What I Want You to Know is a series of reader submissions. It is an attempt to allow people to tell their personal stories, in the hopes of bringing greater compassion to the unique issues each of us face. If you would like to submit a story to this series, click here. Today’s guest post is by Elizabeth.

Photo by: Melanie Wasser 
I’ve lived in its shadow my entire life. The biblical King David seems to have knows its grip. Actor and comedian Robin Williams was overcome by it. And someone in your life–someone you live with, work with, worship with–is battling depression right this minute.

How can you encourage and support this person, especially if you are not prone to depression yourself? To begin with, it will help if you do not say any of the following:

“Just cheer up” (or its equally hurtful cousins, “Smile!” and “Look on the bright side!”). Telling a depressed person to “just cheer up” shows that you believe overcoming depression is an act of will. Depression is not something its sufferers can simply choose their way out of. Being depressed is not a mood or a personality trait or a character flaw. Sufferers are not depressed because they are ungrateful or pessimistic. A depressed person cannot “cure” themselves simply by deciding not to be depressed. If a person is not too deep into the pit of depression, I believe they can choose to take steps toward recovery: medication; counseling; proper diet and rest; support groups. But none of these are instant “cures,” and if a person is severely depressed, it many actually not be possible for their brain to process these options. From the outside, you may think, “How hard is it? Just take your pill!” But beyond the complications of drug side-effects and the challenge of finding both the right medication and the right dose of it, what is obvious to a healthy brain is not necessarily obvious to a broken brain. Which brings me to my next point…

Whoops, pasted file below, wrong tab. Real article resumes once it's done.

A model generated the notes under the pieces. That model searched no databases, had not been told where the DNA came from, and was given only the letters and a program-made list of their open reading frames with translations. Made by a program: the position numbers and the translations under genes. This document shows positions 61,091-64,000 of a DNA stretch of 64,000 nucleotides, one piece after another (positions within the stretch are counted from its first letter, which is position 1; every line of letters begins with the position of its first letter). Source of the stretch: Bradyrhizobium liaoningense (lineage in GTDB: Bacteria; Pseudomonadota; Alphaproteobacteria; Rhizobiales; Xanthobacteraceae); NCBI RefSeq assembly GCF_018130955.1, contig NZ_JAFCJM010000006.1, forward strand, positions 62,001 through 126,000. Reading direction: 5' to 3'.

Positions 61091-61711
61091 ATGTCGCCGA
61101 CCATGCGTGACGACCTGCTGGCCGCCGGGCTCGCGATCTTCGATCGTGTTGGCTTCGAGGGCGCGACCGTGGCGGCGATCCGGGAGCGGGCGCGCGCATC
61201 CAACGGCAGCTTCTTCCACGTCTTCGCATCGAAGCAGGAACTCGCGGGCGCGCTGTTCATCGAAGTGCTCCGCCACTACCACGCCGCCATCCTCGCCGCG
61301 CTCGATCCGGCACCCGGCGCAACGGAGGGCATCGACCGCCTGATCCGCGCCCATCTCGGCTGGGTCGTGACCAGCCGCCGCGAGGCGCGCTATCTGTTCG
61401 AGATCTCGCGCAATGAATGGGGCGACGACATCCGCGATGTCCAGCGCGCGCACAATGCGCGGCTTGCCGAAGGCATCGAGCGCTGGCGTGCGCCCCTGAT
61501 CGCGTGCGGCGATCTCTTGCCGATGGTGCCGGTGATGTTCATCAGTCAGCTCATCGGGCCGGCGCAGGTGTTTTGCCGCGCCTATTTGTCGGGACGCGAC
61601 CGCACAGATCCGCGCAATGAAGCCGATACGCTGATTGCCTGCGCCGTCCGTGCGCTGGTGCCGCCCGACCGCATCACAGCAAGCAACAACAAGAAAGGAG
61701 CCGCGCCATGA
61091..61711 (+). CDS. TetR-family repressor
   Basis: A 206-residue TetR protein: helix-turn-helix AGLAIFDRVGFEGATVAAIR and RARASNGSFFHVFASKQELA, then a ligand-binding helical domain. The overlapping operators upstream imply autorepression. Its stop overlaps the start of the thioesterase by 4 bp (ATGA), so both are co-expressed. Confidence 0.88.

“It’s all in your mind.” Well, yes, actually, it is, but if by saying this you mean that depression is an invented malady with no basis in reality, you need to find something else to say. (More on that in a minute.) Depression is a disease of the mind. My layperson explanation, based on my own reading and research, goes like this: the brain is made up of a bunch of cells that talk to each other. These cells are separated by little “moats.” When Cell A wants to say something to Cell B, it sends the message across the moat via a chemical messenger called a neurotransmitter. In a depressed brain, these chemical messengers are either not there or are not particularly effective. So Cell A in a healthy brain might tell Cell B, “It is not the end of the world that such-and-such just happened,” and Cell B gets the message and does not overreact to such-and-such. Meanwhile, in the depressed brain, the “it’s not the end of the world” message does not get communicated at all or gets communicated poorly, and the person to whom this brain belongs gets completely overwhelmed by whatever no-big-deal-to-a-healthy-brain thing just happened. This is where medication can help by pumping up those chemical messengers or making them better at their jobs. But there is no one-pill-one-dosage “cure” for depression, and even if they help (a big “if,” since some depression is drug-resistant), drugs are usually only one part of a complex plan for managing.